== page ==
Dilly Dally, Subiaco

Dilly Dally, Subiaco

Fans of city favourite Lalla Rookh will be happy to hear that the people behind it have opened a new venue in the western suburbs. Subiaco is in the midst of a reinvention of sorts. Gone is the heady pre-footy game bustle – now Subi is finding its feet as an inner city neighbourhood precinct, where appealing to locals is a new focus.

We find ourselves at such a spot, pitched at local foodies and families. Dilly Dally has an eye-catching orange façade, but is instantly recognisable as the long standing home of The Witches Cauldron. We wonder what Dilly Dally will offer, whether the newcomer will have the staying power of its predecessor, and perhaps the most important question of all… would there be garlic prawns on the menu?!

Greeted at the door by an engaging waiter, we are given a choice of spots to sit. The large, laid back restaurant has many sides. The previously formal dining space with white tablecloths and polished cutlery has been opened up, though there’s plenty of nooks to find a private spot. Worn timber floorboards, exposed brick, and ornate ceilings, give warmth.

Dilly Dally has a sort-of mullet layout – business lunches by the bar at the front of the restaurant, while the party at the cavernous back-end dining room is enjoyed by families. Alfresco dining under the leafy canopy of Rokeby Road is also a popular spot to linger at Dilly Dally.

Co-Owner and acclaimed sommelier Jeremy Prus, has curated an interesting wine offering of predominantly Italian and Australian labels and rare drops, as well as organic, lo-fi wines.

A tempting menu of Italian share plates and pizza is certainly something to dilly dally over. While it would be easy to pigeonhole this eatery as Italian, don’t expect bowls of pasta. Do come for the modern, easy eating Italian-ish share food, as well as hand stretched pizzas and flatbreads.

After we reel off our order, a waitress questions if we’d ordered a plate or two too many. We’re hungry and confident we will rise to the challenge.

The Food

Starting with small plates, we devour bite sized arancini balls ($13.50) oozing with mozzarella. The nicely seasoned morsels are perfect for sharing, with a fresh herb aioli on the side.

A pretty beetroot salad ($14.50) plated with smoked goats curd and hazelnuts tastes every bit as good as it looks.

Gloriously golden fried potatoes ($9) are served with a creamy and slightly sour buttermilk aioli for dunking.

It would be completely remiss of me to dine at one of the most iconic buildings in Perth’s hospitality history and not order prawns. These are not cooked the traditional sizzling Witches Cauldron way, and that’s a good thing. Whole Shark Bay prawns ($24), are cooked in lashings of chilli and plenty of garlic, served topped with roasted tomatoes and crisp pangrattato crumbs. We love the fresh take on garlic prawns.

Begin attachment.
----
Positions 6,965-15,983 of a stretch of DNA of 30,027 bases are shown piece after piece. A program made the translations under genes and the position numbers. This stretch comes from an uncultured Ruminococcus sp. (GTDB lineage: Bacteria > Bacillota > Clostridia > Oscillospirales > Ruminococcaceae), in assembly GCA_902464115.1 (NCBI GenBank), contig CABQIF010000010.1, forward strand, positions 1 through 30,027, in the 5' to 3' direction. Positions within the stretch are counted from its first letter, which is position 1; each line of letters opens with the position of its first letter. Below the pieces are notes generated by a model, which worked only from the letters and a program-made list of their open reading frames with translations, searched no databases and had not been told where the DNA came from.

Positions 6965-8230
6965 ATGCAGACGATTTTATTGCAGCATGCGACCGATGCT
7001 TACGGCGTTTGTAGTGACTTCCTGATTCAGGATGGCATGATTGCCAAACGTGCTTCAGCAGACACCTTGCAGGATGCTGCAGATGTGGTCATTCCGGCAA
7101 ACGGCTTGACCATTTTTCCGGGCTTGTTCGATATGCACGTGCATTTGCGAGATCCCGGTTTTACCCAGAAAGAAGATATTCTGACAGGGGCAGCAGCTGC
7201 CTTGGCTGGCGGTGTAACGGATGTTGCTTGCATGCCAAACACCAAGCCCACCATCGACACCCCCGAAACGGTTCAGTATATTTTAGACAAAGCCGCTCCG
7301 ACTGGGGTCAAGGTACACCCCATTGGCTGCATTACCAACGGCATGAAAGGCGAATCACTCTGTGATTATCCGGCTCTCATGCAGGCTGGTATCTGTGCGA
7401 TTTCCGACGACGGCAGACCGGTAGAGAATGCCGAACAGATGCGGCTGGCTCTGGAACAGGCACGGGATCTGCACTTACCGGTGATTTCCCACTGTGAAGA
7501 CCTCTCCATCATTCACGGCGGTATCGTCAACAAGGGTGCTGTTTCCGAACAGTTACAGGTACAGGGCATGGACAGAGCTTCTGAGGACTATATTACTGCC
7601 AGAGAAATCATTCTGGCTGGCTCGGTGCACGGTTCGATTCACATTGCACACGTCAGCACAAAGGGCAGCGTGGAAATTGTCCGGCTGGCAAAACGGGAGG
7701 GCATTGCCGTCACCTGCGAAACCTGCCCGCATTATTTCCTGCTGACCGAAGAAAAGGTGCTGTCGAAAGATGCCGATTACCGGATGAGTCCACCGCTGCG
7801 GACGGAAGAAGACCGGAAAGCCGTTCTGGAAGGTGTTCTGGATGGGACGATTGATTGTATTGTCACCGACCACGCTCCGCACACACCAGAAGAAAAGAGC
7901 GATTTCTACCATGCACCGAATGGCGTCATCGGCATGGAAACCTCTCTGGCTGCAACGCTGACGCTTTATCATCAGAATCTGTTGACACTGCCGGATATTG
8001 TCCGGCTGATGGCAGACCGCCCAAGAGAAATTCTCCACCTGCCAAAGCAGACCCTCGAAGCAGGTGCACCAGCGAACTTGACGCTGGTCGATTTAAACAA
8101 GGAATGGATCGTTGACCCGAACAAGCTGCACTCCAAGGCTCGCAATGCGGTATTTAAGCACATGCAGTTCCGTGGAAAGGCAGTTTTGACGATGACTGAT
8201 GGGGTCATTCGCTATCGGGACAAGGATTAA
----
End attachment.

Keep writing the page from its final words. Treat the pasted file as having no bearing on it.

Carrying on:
Dilly Dally, Subiaco

The Dilly Dally chefs age their dough for two days, making for a fluffy grilled flatbread ($16) that is folded with roasted mushrooms, gooey (and deliciously stinky) taleggio cheese and rocket.

When dining with kids, too often a quality feed has to be given up to keep the little tackers happy (I HATE chain steakhouses, however kid-friendly they may be). As well as the adults being well catered for at Dilly Dally, there’s an interesting menu for bambinos, void of fish fingers and chicken nuggets. Little Chef was delighted with a ham and pineapple pizza ($12) which was not much smaller than an adults serve, with a crisp handmade base.

There’s a handy kid’s nook at the rear of the restaurant, complete with books, toys and retro arcade games.

Dilly Dally, Subiaco

Onto the larger plates or “biggest bits”. The market fish of the day ($34) is an expertly boned blue spotted emperor, served butterflied, making it easy to eat the full-flavoured flesh. Topped with sweet roasted grape tomatoes and capers, it’s a subtle seafood dish, busting with freshness.

Dilly Dally, Subiaco

Chef relishes a traditional crumbed pork cotoletta ($29.05). Succulent meat is served sliced and on the bone, with charred capsicum, spring onion, those roast tomatoes again and hazelnuts. We notice a few flavours are repeated throughout the menu.

Dilly Dally, Subiaco

After our initial concern that our eyes are much larger than our bellies, we are comfortably satisfied – though Chef can’t be tempted by dessert. Little Chef is treated to a bowl of ice cream and popping candy.

A sweet strawberry mousse ($11), with rich white chocolate ganache, dehydrated strawberries and shortbread crumble, is a gratifying and light dessert.

Dilly Dally, Subiaco

If you like to linger and take your own sweet time – be sure to enjoy a long lazy meal at Dilly Dally.

Dilly Dally Subiaco – At a Glance

■ Dilly Dally

87 Rokeby Road,

Subiaco

Phone 6228 1986

■ Opening times

Tues – Thur 4pm to late

Fri – Sun 11.30am to late

■ Rating

food 4

service 4

ambience 4

value for money 4

■ style – Modern Italian

■ wine – interesting selection of

local and Italian labels

to please all wine lovers.

■ Chef – Peter Hajdu

■ Owners – Patrick Ryan, Jeremy Prus,

Tim Mack, Michael Benson

■ feel – laid back and lively

■ wheelchair access – yes

■ cost –

Small Plates – $4.50 to $24

Large Plates – $18 to $99

Dessert – $11 – $28

■ all in all – grab a table at this laid-back

Italian for well-cooked local seafood,

pizzas and share plates along with top notch

wines to dilly dally over.

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